Well, it turns out that selling senate seats is frowned upon even in a state where politics are controlled primarily by the mafia. Frankly, though, with the media interest, comical characters, and obvious guilt of the governor, the state legislature was left with little choice. They didn't want to blow their own covers, after all.

 

The Blago fiasco has been one of my guilty pleasures of the past few months. I realize that the entertainment value in political intrigue appeals strictly to my appetitive nature, but it's something that I'm willing to admit. Nothing has entertained me more, aside from Blago's man-bouffant, than his sodden T.V.-circuit defense. Instead of, say, hiring a successful lawyer or paying attention to the proceedings, he went on Larry King Live to explain to the peasants how messy politics are and to proclaim his innocence. He diversified his audience by hitting up Oprah and The View, which probably made housewives more, not less indignant. His publicity blitz, at least to me, seemed antithetical to what he should have been doing if he actually thought he stood a chance.

 

The reality was that he never did.  He knew that he was guilty. The only thing that I can surmise from his ill-informed attempt at self-preservation was that he thought that his crime wasn't a huge deal and that the best way to save himself was to muddy the waters a bit. What muddies more that a media circus? Blago is, at heart, a personality. He was hoping to capitalize on this by putting his face on every channel. Unfortunately, the first anyone ever heard from him was his muffled voice on FBI tape saying “I've got this thing and it’s f—ing golden, and I'm just not giving it up for f—ing nothing. I'm not gonna do it.” This sort of thing naturally predisposes most people to hate.  His smarmy, self-obsessed persona also didn't help his public-relations campaign garner him any sympathy. His attempts to confuse the issue of what his actual crime was fell flat, as well.  He seems to have failed to realize that the American public could actually go and listen to the FBI tapes via the internet. There was really no way he could cloud that—it was crystal clear.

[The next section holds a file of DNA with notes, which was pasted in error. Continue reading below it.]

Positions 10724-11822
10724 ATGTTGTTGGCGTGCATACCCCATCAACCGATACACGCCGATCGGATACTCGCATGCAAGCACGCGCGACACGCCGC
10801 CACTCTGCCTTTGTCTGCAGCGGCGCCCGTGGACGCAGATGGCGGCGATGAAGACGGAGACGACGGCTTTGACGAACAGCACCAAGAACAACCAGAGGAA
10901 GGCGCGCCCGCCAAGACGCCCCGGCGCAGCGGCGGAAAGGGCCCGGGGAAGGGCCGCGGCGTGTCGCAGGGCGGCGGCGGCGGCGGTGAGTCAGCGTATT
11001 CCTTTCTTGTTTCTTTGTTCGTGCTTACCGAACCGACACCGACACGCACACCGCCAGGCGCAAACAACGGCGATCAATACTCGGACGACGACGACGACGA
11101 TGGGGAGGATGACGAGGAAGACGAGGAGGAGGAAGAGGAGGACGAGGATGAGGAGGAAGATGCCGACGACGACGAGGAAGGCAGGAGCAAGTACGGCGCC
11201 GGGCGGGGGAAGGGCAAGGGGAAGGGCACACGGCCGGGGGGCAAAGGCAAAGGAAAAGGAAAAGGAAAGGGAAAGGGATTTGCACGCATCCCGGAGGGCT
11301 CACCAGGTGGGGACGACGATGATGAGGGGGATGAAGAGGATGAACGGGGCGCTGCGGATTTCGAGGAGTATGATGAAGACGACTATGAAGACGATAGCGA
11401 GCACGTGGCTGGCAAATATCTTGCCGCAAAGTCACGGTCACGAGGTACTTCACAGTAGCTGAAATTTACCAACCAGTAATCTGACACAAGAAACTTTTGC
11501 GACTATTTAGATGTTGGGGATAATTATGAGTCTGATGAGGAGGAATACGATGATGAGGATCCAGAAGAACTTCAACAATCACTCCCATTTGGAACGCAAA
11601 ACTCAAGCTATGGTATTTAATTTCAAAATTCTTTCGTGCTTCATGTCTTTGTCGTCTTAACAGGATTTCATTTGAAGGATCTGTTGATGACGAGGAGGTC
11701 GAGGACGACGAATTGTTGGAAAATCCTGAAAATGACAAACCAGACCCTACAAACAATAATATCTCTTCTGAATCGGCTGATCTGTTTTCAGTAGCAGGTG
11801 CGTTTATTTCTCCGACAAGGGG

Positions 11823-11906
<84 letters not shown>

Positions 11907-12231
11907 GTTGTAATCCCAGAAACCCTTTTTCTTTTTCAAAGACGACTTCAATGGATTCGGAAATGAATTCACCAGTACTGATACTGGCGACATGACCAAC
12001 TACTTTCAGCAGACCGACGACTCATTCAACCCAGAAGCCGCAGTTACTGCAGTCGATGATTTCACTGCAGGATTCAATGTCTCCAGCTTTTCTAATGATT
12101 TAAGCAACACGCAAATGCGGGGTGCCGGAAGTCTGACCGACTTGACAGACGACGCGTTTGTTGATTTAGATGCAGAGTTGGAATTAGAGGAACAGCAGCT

I tend to think that Blagojevich knew he was on the outs.  I'm going to give him that much credit.  So why try to muddy the waters?  Why not just resign and save what little dignity remains. Why draw it out into an absurd comedy that makes you look more and more like a complete slime-ball?  That's the million dollar question. My judgment: book deals. I think that Blago was trying to cast just enough of a shadow of a doubt on his own guilt that he can come out of this looking a little bit sympathetic. Then he can claim to have been wronged and, after he gets out of jail, write a nice book about it a make a couple of million dollars. But who knows, really? Maybe he was just that stupid.

 

 
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kanderson

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